Non-compliance with national guidelines in the management of acute pancreatitis in the United kingdom

Emad A H Aly, R Milne, C D Johnson

Research output: Contribution to journalArticle

42 Citations (Scopus)

Abstract

BACKGROUND: Deficiencies and lack of standardisation of the management of acute pancreatitis in the UK have been reported. National UK guidelines for the management of acute pancreatitis were published in 1998. However, implementation of national guidelines in other areas has been patchy, suggesting that evaluation of the uptake of the pancreatitis guidelines would be appropriate.

AIM: Identification of current practice in the management of acute pancreatitis as reported by consultant surgeons, in order to determine how effectively the UK guidelines have been introduced into practice.

METHODS: A questionnaire was posted to 1,072 full members of the Association of Surgeons of Great Britain and Ireland. It consisted of 13 questions that aimed to identify the surgeon's practice in the management of patients with acute pancreatitis in relation to key points in the UK guidelines. We compared the practice of hepatobiliary and pancreatic (HBP) vs. non-HBP specialists, and teaching vs. non-teaching hospital surgeons using the chi(2) test.

RESULTS: Of 538 responses (50%), 519 were from consultant surgeons. 59 did not look after patients with acute pancreatitis and 89 (17%) had a HBP interest. There were differences between the recommendations in the guidelines and reported practice, particularly in the use of critical care resources and referral to specialist units. Of consultants looking after acute pancreatitis 371 (72%) were non-HBP specialists. There were significant overall differences between the practice of HBP specialists and non-specialists: in severity assessment (Glasgow and C-reactive protein vs. Ranson criteria); indication and timing of requesting computed tomography (routinely at 7-10 days vs. when clinically indicated); nutritional support (enteral feeding vs. no support), and in common bile duct assessment prior to cholecystectomy (intra-operative cholangiography vs. endoscopic retrograde cholangiopancreatography). There was no significant difference between practice in teaching and non-teaching hospitals.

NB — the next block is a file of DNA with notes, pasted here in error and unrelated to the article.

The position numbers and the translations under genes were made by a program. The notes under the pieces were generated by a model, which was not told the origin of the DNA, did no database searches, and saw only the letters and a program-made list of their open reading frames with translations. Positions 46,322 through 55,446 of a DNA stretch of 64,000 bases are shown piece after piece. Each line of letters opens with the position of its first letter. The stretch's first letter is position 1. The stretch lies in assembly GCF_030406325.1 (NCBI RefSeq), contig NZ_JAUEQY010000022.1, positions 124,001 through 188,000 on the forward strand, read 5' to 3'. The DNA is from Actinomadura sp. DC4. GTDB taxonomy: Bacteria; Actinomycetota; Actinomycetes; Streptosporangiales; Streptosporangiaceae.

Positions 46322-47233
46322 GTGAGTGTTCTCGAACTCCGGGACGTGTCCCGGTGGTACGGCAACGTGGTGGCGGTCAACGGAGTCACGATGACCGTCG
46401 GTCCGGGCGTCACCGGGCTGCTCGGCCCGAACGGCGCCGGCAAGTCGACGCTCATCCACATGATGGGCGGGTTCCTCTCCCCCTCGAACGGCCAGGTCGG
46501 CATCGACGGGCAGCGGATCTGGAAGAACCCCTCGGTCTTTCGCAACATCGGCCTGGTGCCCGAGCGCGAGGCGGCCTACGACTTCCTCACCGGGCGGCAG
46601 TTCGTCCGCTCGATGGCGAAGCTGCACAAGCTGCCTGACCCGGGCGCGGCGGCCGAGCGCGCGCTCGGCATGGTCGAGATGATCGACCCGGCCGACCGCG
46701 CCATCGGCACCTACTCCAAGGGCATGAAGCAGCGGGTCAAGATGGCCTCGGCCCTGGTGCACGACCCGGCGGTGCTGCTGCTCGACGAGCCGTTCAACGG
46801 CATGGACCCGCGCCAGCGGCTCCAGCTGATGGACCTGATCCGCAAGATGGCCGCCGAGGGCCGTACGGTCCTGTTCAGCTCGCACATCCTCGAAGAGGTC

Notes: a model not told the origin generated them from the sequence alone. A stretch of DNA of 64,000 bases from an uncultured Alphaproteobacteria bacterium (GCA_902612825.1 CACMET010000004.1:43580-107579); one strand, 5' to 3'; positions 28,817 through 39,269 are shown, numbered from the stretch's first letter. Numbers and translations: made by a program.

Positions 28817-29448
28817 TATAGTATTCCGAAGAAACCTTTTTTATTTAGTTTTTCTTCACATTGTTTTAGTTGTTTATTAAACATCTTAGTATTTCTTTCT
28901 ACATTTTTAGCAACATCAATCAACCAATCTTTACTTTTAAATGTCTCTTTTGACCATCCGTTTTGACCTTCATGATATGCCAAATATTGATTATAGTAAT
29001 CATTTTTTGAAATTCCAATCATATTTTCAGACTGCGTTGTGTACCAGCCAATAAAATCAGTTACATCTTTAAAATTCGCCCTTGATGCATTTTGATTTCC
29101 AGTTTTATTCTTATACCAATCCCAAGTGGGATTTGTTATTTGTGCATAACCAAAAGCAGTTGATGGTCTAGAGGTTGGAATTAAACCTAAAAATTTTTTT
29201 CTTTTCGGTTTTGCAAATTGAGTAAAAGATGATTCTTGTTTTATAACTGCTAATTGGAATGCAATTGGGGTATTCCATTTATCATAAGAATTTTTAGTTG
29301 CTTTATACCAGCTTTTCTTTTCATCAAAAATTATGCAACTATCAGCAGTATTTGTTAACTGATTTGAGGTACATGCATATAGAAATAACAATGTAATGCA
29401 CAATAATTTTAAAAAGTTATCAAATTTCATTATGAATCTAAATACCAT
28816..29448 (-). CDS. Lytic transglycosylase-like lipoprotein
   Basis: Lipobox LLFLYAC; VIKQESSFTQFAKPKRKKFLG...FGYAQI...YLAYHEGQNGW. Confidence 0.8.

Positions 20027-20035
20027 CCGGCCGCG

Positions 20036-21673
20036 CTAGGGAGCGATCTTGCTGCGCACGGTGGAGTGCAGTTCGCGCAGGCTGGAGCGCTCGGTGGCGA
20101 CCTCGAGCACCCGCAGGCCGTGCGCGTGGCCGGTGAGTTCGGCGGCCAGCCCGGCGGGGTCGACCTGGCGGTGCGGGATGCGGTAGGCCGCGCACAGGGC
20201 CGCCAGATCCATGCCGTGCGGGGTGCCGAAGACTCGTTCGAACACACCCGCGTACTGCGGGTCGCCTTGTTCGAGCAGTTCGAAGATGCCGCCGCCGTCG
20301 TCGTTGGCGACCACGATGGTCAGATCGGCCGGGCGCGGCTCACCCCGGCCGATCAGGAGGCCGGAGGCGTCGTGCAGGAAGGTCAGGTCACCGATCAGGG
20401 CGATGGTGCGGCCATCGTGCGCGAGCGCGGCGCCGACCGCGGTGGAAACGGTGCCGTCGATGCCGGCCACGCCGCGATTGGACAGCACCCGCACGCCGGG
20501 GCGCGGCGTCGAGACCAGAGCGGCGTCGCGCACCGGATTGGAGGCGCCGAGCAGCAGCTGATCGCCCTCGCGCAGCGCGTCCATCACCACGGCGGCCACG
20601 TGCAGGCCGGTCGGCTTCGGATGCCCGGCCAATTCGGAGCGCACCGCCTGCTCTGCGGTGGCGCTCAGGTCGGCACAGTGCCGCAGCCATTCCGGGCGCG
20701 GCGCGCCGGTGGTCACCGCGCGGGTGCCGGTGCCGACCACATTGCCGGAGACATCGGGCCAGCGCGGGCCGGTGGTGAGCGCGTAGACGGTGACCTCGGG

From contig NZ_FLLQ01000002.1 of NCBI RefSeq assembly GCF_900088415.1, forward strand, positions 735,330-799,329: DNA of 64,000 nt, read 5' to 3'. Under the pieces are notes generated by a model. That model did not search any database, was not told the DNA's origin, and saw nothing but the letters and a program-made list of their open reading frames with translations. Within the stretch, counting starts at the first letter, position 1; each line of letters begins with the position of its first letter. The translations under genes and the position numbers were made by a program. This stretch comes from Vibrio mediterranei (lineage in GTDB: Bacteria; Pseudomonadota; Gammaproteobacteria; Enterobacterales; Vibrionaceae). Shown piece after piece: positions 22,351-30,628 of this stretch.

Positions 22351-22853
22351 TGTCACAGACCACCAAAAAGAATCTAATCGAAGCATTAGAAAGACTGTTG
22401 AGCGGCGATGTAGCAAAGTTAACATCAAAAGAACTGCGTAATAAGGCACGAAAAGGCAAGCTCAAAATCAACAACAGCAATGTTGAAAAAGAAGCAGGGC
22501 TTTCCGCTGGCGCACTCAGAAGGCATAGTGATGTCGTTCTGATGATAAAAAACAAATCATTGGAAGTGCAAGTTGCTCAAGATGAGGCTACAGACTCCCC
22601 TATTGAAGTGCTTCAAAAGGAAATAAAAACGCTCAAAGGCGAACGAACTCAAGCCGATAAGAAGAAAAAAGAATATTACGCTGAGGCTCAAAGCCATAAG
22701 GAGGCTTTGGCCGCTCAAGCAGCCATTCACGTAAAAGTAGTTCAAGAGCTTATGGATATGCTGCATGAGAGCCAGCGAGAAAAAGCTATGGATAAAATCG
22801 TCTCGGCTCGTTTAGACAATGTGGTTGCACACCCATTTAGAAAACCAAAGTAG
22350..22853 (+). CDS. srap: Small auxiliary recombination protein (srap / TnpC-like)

CONCLUSION: Implementation of national guidelines for the management of acute pancreatitis was greater in the practice of HBP specialists than non-specialists. This has implications for the rationale of creating guidelines, and for the strategies associated with their introduction.

Original languageEnglish
Pages (from-to)192-8
Number of pages7
JournalDigestive Surgery
Volume19
Issue number3
Publication statusPublished - 2002

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Pancreatitis
Guidelines
Consultants
Practice Management
Teaching
Nutritional Support
Cholangiography
United Kingdom
Endoscopic Retrograde Cholangiopancreatography
Common Bile Duct
Enteral Nutrition
Cholecystectomy
Critical Care
Practice Guidelines
C-Reactive Protein
Referral and Consultation
Tomography
Surgeons

Keywords

  • Acute Disease
  • Anti-Bacterial Agents
  • Cholangiopancreatography, Endoscopic Retrograde
  • Cholecystectomy
  • Enteral Nutrition
  • Humans
  • Medicine
  • Pancreatitis
  • Practice Guidelines as Topic
  • Specialization
  • Surveys and Questionnaires
  • Tomography, X-Ray Computed
  • United Kingdom
  • Journal Article

Cite this

Non-compliance with national guidelines in the management of acute pancreatitis in the United kingdom. / Aly, Emad A H; Milne, R; Johnson, C D.

In: Digestive Surgery, Vol. 19, No. 3, 2002, p. 192-8.

Research output: Contribution to journalArticle